Tumor invasion-inhibiting factor 2 (IIF-2) is a polypeptide of 21 amino acids which binds to the surface of tumor cells and inhibits experimental invasion in vitro. An albumin conjugate of IIF-2 was used to examine its potential as an antimetastatic compound. The conjugate inhibits in vivo lung metastasis of various highly metastatic tumor cells, including murine melanoma, colon adenocarcinoma, squamous cell carcinoma, forestomach carcinoma, and human fibrosarcoma. In addition to the anti-lung metastasis activity of this compound, it also showed the inhibitory effects on liver and spleen metastasis of murine T-lymphoma cells. A single administration of the conjugate with melanoma cells resulted in prolonged survival times, and their lung colonization was also inhibited when the conjugate was administrated i.v. at times ranging from 6 h before to 1 h after tumor cell inoculation. Similarly, i.p. administration 1 h prior to melanoma cell injection suppressed lung colonization. Pharmacokinetic analysis revealed that the conjugate was more stable than IIF-2 peptide alone. Approximately 10% of the conjugate remained circulating 2 h postinjection and persisted 20 h without degradation, compared with rapid clearing of the unconjugated IIF-2 peptide within 5 min. Furthermore, spontaneous lung metastasis of murine melanoma and colon adenocarcinoma cell was inhibited by successive i.p. administration of the conjugate before the removal of the primary site, with no effect on primary tumor growth. The conjugate significantly reduced tumor cell arrest in the lung and both the IIF-2 peptide and its conjugate demonstrated potent inhibition of basal as well as cytokine-induced-stimulated tumor cell motility. These results suggest that one mode of IIF-2 action may be inhibition of the extravasation of metastasizing cells which have arrested in a target organ, and that the IIF-2-albumin conjugate may be a potent antimetastatic substance with utility in the prevention of artificial seeding of tumor cells during surgical removal of the primary lesions as well as inhibiting metastasis from established metastases.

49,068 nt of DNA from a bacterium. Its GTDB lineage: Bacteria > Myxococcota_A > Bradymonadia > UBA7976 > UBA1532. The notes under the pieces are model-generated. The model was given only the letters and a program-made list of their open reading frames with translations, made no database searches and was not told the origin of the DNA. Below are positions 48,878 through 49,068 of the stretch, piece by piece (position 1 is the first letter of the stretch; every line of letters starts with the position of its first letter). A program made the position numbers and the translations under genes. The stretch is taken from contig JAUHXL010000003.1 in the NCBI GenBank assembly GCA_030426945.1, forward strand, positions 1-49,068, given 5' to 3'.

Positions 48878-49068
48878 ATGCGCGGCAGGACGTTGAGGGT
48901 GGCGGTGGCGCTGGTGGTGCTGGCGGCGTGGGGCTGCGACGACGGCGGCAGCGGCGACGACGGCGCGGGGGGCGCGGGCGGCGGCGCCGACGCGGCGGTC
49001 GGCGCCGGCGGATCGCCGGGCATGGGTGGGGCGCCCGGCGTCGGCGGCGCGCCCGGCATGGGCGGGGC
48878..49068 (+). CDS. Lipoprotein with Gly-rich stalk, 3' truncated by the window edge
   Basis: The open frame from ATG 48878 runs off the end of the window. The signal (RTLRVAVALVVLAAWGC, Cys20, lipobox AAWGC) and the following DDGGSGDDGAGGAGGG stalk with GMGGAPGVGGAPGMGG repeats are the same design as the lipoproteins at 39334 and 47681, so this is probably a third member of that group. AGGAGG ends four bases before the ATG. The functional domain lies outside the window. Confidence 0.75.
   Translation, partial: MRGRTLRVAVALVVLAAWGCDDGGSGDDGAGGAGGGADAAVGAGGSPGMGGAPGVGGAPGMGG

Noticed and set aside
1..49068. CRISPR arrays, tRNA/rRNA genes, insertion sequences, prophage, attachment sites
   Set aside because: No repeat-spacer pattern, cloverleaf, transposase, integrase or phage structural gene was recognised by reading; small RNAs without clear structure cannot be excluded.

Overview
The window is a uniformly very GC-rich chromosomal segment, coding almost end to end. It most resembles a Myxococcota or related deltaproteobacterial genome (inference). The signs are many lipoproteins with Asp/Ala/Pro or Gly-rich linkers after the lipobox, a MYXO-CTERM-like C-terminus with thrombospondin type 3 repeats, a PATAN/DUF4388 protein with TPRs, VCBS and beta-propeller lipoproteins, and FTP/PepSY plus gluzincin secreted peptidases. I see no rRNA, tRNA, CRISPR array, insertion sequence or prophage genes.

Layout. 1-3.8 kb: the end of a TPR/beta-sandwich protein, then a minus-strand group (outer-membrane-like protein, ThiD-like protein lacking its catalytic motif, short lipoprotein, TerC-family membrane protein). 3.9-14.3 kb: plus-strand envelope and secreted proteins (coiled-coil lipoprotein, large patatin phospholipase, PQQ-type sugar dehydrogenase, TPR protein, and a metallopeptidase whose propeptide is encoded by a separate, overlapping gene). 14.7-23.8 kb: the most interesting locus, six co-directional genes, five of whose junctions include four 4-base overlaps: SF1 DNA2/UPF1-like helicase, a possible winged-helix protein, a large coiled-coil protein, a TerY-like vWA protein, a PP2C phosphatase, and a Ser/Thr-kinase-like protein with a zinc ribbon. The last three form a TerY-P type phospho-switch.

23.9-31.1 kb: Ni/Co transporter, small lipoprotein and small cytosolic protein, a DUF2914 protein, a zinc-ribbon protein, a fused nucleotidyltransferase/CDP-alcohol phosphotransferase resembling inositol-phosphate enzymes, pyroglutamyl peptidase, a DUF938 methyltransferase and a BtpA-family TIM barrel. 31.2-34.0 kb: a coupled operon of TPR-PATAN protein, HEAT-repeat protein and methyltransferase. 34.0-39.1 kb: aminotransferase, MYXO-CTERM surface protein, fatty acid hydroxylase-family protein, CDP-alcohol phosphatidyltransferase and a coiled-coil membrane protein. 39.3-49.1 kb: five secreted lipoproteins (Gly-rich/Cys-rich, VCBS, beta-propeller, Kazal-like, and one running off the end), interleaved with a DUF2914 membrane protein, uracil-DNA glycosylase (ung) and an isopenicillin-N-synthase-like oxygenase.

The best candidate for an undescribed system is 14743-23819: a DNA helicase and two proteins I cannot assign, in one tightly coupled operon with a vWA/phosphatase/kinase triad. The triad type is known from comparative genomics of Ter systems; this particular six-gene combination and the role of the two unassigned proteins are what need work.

This work was supported in part by a Grants-in-Aid for Cancer Research from the Ministry of Health and Welfare for a Comprehensive 10-Year Strategy of Cancer Control (H. A.), from the Ministry of Education, Science and Culture, Japan (T. Y., T. T.), and in part by USPHS Grant CA 51714 from the National Cancer Institute (A. R.).